Prior art computer networks which operate on a peer to peer basis using a peer to peer protocol, for example the known Gnutella protocol, are known in which each computer treats each other computer in the network as its own equivalent. Instead of a master—slave relationship, involving hierarchical control structures, each computer entity within a peer to peer network can act either as a server to provide resources or services to another computer in the network, or as a client, accessing resources or services of another computer entity within the network. Within such peer to peer networks, network management is not well developed in the prior art, since peer to peer networks are not adapted to a centralised management system and individual human network managers who apply overall control of network management policies, and network configurations.

It is a basic assumption in a peer to peer network that each computer entity will be able to supply resources to the network, as well as utilise resources of the network. However, in practice it is found that some computer entities routinely use services provided by other computers within the network, but do not supply resources to the network. These computers are known as ‘freeloaders’ or ‘freeriders’. An example of a freeloader in a Napster network would be a computer which routinely downloaded music files, but never provides any music files to other computers on the network.

In the prior art peer to peer computer networks, since all computers are treated as equivalent by the prior art peer to peer protocols, there is no overall one person or computer which is in a position to manage the network, and there is no mechanism for dealing with problems such as freeloaders, faulty computers, or other problems which may occur with individual peer members of the network.

Consequently, in peer to peer networks, computers which exhibit ‘freeloading’ or ‘freeriding’ exist, and also computers which give poor quality of service or poor quality of resources can also exist within peer to peer networks, without there being any reliable mechanism for excluding those computer entities.

Further, computer members of a peer to peer network can undergo rapid degradation or enhancement of their capabilities or performance over a short period of time. For example, where a new website is introduced which out performs a previous website, the performance of a computer can improve significantly. On the other hand, where a quality of service of a computer resulting from a fault or a performance problem occurs, the service and resources provided by that computer may quickly fall below a minimum acceptable standard.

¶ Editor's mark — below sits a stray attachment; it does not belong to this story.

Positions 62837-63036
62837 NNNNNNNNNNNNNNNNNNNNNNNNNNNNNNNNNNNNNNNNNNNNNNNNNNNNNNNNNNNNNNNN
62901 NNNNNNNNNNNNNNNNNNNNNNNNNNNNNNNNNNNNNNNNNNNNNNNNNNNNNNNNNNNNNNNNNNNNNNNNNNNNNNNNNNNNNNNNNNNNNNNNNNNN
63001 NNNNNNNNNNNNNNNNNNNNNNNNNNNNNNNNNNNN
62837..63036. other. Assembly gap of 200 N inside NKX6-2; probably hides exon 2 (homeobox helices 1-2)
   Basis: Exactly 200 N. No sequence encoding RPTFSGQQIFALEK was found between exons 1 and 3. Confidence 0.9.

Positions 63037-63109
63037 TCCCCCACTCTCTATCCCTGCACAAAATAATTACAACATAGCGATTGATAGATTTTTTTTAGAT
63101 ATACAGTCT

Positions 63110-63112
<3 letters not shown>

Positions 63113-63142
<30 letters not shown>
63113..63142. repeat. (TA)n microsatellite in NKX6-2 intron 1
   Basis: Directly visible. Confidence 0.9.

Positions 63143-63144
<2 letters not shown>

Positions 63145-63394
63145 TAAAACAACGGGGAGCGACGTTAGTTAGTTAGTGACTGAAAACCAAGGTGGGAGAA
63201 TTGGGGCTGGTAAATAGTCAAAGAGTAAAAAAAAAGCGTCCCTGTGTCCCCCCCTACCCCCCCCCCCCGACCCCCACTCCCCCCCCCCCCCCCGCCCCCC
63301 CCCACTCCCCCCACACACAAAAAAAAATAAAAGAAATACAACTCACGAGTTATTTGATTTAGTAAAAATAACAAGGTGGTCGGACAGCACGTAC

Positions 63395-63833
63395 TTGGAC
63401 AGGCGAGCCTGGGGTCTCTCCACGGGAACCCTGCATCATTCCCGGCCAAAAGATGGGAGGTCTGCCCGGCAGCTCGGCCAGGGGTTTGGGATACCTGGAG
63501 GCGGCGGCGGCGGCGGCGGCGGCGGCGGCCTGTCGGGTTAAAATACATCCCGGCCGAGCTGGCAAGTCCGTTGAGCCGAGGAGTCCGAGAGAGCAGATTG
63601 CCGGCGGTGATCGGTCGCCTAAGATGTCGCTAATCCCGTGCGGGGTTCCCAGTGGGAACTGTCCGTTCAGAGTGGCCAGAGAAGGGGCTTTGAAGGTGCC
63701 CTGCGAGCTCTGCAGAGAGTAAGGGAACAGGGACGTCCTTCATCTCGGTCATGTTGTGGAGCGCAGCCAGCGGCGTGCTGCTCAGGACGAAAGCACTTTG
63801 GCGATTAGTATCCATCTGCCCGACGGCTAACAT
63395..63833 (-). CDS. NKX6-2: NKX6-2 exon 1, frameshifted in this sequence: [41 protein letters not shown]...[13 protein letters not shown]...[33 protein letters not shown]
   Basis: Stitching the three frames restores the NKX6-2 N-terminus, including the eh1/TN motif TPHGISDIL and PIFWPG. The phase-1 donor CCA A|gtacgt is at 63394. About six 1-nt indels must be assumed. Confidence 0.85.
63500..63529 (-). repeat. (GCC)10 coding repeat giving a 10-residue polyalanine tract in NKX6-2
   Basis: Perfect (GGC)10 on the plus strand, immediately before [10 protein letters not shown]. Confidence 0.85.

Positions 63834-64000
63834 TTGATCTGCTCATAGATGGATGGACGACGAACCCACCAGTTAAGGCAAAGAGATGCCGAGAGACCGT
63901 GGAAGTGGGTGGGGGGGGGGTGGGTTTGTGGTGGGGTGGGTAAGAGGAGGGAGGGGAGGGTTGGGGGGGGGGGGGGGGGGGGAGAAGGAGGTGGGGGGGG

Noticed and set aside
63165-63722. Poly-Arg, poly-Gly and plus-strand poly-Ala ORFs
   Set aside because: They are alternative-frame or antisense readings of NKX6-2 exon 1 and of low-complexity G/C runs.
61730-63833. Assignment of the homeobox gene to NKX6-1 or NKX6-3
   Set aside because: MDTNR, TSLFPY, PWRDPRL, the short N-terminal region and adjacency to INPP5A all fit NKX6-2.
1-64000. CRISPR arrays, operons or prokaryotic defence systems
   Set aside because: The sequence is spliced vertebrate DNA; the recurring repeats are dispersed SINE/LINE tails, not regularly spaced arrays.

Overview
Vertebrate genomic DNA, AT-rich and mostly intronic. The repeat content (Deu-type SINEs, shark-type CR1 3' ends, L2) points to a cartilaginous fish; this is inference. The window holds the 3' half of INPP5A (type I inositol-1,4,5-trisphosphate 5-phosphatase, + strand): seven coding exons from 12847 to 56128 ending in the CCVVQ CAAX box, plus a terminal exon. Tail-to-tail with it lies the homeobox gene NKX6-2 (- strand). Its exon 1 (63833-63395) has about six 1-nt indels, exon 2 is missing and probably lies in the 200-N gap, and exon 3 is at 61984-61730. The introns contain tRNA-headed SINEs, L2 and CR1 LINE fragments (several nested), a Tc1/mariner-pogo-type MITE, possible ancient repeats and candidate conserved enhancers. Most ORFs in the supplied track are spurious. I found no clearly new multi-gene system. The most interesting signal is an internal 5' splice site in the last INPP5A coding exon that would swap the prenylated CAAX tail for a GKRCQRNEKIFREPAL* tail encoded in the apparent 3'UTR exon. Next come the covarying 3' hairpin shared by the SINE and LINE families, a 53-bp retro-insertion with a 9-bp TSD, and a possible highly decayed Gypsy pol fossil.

The task of monitoring computers within a peer to peer network, to detect changes in performance of individual computers, faults, and changes in quality of service provide by individual computers or service providers is not well addressed in the prior art.

SUMMARY OF THE INVENTION

According to a first aspect of the present invention, there is provided a method of operating a computer entity in a network of computer entities that communicate with each other on a peer-to-peer basis, the method comprising operating a reputation management process for managing at least one other said computer entity of the network; the management process comprising:

    • (a) collecting a plurality of reputation data items, each reputation data item describing an aspect of operation of a said at least one other computer entity of said network;
    • (b) monitoring said plurality of reputation data items; and
    • (c) generating an alert message in response to changes in at least one said reputation data item.